I bought a magnet.. a big magnet.. a really big magnet LOL LOL LOL LOL.. when the package arrived.. there was a big piece of tape on the side of it.. I lifted it.. dang it was light..
      opened it.. and nothing was in the package LOL LOL on some conveyor belt is a magnet stuck.. My guess is it is still there to this day LOL LOL LOL LOL LOL I was concerned before if I could handle the magnet .. after seeing the package I knew I couldn’t.. like the one I got last summer with a five hundred pound pull LOL LOL LOL My grandson inlaw found it.. you could pull a car with it.. LOL I put wheels on it so he can use it to seek nails.. he pulled one out of the driveway that was almost a foot under ground LOL LOL LOL
      I bought a freeze dryer for the Ward I am in.. offered it to the ward.. and was told keep it LOL LOL now that shocked me LOL.. obviously they have one..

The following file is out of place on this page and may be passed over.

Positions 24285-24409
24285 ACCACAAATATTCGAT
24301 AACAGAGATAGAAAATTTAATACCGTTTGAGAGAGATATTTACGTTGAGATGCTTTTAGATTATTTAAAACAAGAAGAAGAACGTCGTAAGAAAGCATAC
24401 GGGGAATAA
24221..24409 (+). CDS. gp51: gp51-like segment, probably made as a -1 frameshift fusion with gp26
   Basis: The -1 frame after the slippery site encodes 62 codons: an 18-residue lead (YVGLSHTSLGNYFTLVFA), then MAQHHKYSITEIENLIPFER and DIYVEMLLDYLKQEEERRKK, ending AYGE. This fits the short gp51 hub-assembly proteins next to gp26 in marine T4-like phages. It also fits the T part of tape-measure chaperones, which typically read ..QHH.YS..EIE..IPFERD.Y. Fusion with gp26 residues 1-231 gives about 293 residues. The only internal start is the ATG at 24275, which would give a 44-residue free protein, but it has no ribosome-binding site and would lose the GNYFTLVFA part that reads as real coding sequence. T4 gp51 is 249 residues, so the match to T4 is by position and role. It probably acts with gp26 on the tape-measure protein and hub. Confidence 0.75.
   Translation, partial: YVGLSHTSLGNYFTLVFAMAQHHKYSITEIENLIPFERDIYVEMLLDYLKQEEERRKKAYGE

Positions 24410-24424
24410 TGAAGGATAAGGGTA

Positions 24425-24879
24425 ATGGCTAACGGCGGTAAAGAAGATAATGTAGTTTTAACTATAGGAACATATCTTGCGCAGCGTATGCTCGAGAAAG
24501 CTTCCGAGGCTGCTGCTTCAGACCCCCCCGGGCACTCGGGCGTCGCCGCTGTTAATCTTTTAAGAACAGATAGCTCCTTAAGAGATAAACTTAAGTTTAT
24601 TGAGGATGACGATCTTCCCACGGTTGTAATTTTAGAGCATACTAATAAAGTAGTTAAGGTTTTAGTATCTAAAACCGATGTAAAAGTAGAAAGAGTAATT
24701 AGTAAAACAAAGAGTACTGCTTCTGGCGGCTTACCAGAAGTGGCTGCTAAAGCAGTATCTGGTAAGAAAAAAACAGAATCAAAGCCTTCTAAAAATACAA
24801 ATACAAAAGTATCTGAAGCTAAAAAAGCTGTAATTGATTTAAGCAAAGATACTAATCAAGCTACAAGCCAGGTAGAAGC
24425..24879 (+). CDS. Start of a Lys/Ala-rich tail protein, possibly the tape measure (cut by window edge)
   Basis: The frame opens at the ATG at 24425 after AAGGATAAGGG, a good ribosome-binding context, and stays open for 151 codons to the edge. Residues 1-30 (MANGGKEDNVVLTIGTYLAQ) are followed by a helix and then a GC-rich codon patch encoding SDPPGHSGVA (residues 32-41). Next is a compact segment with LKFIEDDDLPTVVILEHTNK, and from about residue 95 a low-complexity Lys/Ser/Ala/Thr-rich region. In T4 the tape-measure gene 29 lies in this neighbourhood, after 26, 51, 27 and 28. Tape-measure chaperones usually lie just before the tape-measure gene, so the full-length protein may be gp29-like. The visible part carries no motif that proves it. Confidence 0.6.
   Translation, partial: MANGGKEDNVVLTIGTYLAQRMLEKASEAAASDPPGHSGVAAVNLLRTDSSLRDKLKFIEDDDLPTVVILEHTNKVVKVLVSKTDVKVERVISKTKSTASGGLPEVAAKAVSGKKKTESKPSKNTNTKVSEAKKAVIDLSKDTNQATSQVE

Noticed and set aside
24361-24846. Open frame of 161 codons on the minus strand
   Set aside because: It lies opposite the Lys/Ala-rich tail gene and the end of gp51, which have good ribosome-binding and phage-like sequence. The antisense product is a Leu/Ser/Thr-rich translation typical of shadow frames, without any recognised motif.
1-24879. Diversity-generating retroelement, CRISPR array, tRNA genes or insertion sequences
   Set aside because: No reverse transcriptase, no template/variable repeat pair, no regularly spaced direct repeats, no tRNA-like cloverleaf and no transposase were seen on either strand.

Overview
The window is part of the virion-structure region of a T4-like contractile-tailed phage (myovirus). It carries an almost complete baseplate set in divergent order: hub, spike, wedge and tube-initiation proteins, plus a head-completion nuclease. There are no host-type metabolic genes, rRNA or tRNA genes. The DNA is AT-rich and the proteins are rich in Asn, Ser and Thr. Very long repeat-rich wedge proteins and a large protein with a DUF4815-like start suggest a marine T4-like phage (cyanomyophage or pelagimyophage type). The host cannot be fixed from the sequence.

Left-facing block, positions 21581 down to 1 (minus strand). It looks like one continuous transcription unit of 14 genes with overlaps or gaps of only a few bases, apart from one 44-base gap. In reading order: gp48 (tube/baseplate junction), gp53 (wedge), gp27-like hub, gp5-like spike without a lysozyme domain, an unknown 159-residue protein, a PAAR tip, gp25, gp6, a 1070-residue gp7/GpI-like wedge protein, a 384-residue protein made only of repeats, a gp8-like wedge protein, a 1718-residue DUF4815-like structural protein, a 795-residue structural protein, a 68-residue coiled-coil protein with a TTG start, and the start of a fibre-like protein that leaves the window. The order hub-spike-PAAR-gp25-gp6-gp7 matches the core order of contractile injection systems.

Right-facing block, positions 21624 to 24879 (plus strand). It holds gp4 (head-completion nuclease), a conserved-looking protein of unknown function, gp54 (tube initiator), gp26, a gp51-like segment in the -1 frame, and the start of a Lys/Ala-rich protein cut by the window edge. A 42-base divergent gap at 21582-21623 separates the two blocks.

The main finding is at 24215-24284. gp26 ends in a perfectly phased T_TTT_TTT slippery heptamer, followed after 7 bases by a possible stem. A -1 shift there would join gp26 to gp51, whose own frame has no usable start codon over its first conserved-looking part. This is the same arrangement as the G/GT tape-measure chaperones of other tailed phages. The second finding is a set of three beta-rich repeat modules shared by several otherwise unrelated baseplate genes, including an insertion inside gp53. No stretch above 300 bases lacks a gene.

• Funniest comment of the day! I actually LOL’d! I hope you got compensated for the missing magnet. I’d expect that they’d be shipping them either in an overly large box with the magnet centered, or in a very strong one. I’d be interested in such a thing for the same reason – finding the nails and other junk that gets dropped on the ground and covered with dust and dirt. Apparently there are magnets to mount on a front bumper to catch the nails and other sharps on roadways.

        • Mine come double- or triple-boxed, with a significant amount of insulating buffer between the boxes. Until they’ve had to deal with one, people have no idea how strong neodymium magnets are. I’ve got one that’s half-dollar size, holding up 13 sheets of wallboarding. I had to move that stuff a month or so back and my daughter was over, to help. She could not believe that, not only could she not peel the magnet (I put a 3″ screw through it as a handle/lever), she couldn’t even slide it.